Outsourcing work to remote workers has many benefits – you canhire top talent, you aren’t committed to expanding your permanent staff, andthere’s no need to locate space for yet another workstation – but it leaves youwondering how to pay freelancers.With the many freelance payment options out there, you want to find the onethat is easy and convenient for you and your payees. Consider the followingnine options:

1.    Checks

Checks have been the answer to the question of “How to pay freelancers” more or less since freelancing began. Checks are secure and easy to trace, and eChecks make it a lot faster to complete checks and preserve a record of payment. For freelancers, it’s free to receive and cash a check, but it can be expensive for you – each check costs the business, on average, between $6 and $9. Writing checks is also time-consuming, and it can take a long time for the check to be received and cashed when being sent in the mail.

2.    Bank transfer

Bank transfers clear faster than checks, usually between one to two business days, although a transfer could take up to a week. However, bank transfers are among the most expensive freelance payment methods. Fees average between $15 and $25 per wire transfer. It’s very impractical if you have a high volume of payments and if the value of each payment is low.

Bank transfers are not a good idea if you’re paying freelancers overseas. You’ll be charged extra for international payments, have to pay a fee for foreign currency conversion, and usually lose money on the exchange rate as well. If the transfer goes straight to your payee’s bank account, it’s pretty easy at the other end, but many freelancers will have to pay a fee to receive your international bank transfer too.

3.    Credit cards

As long as your contractor can accept credit cards, this can be a straightforward solution for you. Credit card payments are secure, and you can usually cancel the payment if you need to. However, most freelancers who accept credit card payments do it through an app like Skrill or PayPal, which means they have to pay processing fees as well. Credit card companies usually charge high fees for international payments, and like with bank transfers, you’ll often also be charged a foreign currency conversion fee with an unfavorable exchange rate.

4.    EFT

EFT stands for Electronic Funds Transfer. If you already use EFT for your payroll obligations, it’s usually easy to add your remote workers to the process as well. EFT payments cost between $0.25 and $3 per payment, but it can take time to order the transaction. This added time makes EFT payment less appropriate for high volume, low-value freelancer payments. EFT payments also take between two and four business days for the funds to clear.

5.    Google Pay

You might Google “How to pay freelancers” but did you expect that Google itself would be the answer? Google Pay is a digital wallet that links to your debit or credit card or your bank account. You can make free transfers to and from your debit card or bank account, but there’s a fee of 2.9% for credit card transactions.

You’d need a Gmail account to use it, and you’d have to be willing to connect to your business bank account to avoid paying fees. It also only supports international transfers between the US and the UK, so it’s probably not relevant for most overseas freelancer payments.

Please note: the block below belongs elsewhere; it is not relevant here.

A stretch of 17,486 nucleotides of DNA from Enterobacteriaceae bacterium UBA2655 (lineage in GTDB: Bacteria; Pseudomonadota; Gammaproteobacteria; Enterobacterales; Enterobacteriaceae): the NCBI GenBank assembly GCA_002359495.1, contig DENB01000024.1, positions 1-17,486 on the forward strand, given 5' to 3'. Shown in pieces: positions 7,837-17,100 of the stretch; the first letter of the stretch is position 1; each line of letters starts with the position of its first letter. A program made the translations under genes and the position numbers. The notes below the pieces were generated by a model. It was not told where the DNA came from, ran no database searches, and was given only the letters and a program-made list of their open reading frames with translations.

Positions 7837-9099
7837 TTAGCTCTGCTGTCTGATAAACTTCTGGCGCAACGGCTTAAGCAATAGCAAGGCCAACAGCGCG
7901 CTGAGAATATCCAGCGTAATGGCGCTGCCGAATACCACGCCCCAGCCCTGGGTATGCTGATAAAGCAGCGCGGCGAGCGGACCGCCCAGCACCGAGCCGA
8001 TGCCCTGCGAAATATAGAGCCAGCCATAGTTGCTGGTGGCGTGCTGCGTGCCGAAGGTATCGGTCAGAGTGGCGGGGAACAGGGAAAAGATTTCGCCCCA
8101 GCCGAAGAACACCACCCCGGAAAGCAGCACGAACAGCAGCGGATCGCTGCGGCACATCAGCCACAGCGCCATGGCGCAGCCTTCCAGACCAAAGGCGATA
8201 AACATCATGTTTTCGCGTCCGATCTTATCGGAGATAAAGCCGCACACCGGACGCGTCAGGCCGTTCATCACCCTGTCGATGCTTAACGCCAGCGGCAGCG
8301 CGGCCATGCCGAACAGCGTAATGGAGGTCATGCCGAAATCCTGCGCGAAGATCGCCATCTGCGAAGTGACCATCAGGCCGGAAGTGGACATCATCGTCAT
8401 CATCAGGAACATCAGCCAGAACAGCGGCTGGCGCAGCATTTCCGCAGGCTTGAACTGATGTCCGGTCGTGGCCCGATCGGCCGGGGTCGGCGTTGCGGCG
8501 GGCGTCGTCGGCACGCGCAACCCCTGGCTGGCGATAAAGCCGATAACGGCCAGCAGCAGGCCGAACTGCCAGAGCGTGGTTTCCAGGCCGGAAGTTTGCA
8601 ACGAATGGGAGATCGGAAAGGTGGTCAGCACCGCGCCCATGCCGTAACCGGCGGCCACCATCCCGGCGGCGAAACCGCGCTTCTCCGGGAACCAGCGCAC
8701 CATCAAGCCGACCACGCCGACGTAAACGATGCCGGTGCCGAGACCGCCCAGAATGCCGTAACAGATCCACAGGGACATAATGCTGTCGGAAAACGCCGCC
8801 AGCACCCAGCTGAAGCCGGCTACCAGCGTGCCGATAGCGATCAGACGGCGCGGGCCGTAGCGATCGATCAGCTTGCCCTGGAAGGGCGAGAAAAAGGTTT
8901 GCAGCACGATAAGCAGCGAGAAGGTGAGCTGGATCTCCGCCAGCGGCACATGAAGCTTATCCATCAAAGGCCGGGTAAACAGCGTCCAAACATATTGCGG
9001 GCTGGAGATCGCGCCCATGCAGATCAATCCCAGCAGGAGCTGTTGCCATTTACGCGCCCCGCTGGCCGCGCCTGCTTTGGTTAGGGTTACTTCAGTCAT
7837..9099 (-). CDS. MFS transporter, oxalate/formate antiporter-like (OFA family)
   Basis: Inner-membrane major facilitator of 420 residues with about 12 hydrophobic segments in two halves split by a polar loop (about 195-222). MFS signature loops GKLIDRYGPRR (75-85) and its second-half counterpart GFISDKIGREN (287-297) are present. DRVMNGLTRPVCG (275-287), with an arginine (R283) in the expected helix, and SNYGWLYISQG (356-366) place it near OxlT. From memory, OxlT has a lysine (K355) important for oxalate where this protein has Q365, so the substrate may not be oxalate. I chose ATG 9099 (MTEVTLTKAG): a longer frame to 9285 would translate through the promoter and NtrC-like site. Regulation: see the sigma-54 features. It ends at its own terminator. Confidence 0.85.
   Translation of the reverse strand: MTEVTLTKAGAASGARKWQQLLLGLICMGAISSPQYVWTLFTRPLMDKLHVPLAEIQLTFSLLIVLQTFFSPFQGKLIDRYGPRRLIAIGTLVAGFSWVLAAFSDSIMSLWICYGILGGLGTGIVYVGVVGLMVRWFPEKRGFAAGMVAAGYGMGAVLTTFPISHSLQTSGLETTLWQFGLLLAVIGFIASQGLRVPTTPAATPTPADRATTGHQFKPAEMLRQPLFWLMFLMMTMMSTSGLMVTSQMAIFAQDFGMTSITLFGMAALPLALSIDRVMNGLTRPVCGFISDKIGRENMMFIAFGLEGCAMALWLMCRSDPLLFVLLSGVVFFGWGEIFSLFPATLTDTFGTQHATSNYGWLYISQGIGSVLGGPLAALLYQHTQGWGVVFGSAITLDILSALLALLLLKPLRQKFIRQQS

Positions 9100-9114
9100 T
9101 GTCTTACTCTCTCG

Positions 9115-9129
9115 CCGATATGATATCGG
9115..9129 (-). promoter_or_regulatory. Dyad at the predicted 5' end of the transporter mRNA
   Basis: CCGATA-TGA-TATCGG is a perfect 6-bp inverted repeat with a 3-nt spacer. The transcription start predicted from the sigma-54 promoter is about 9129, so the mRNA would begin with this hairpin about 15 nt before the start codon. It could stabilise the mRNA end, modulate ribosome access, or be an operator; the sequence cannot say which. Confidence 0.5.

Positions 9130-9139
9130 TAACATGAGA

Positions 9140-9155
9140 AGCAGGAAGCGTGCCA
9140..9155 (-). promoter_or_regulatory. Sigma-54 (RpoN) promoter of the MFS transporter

6.    PayPal

PayPal is the groundbreaker when it comes to digital payments. You can trust in its security measures, and it makes it easy to process freelance payments in almost any foreign currency. The trouble with PayPal for freelance payment methods is that you’ll have to pay fees – usually between 2.9% and 3.9%, plus a fixed fee, but that will depend on where your payee lives. If you make many freelancer payments to multiple recipients each month, all those fees might add up.

7.    Escrow

Your freelancers might ask you to pay through Escrow. You’d pay the agreed amount to Escrow in advance, and the platform holds the money until the work is complete. It’s a good freelance payment option because it protects you from paying for in case the work isn’t delivered, and also protects the freelancer by ensuring that they’ll get paid. Escrow charges quite high fees – as much as 6% of the balance plus up to $20, depending on your payment method. It also means that you’d need to send the total cost of the project before any work begins.

8.    Accounting software

If you use accounting software like QuickBooks or Due to manage your payments and accounts, it can also be your solution to the question of how to pay freelancers. QuickBooks allows you to pay through direct debit or credit card, or to print checks for free through the QuickBooks system. Due supports credit cards and ACH payments. These are some of the most straightforward options for small businesses since you can calculate taxes and keep a record of payments without having to copy over the information. However, if you have to pay overseas freelancers, you might find the payment options limited and expensive.

9.    Payoneer

Payoneer’s international payments solution is highly secure, handles both domestic and international freelancer payments with ease. When you make in-network payments, there are no charges at all, and the funds will clear within two hours. International Payoneer payments offer a competitive interest rate that undercuts bank rates, and there are no high currency exchange fees to pay. Payoneer supports most major currencies and operates in 200 countries worldwide.

Learn more about how Payoneer can make it easier to pay freelancers worldwide.

Source: payoneer.com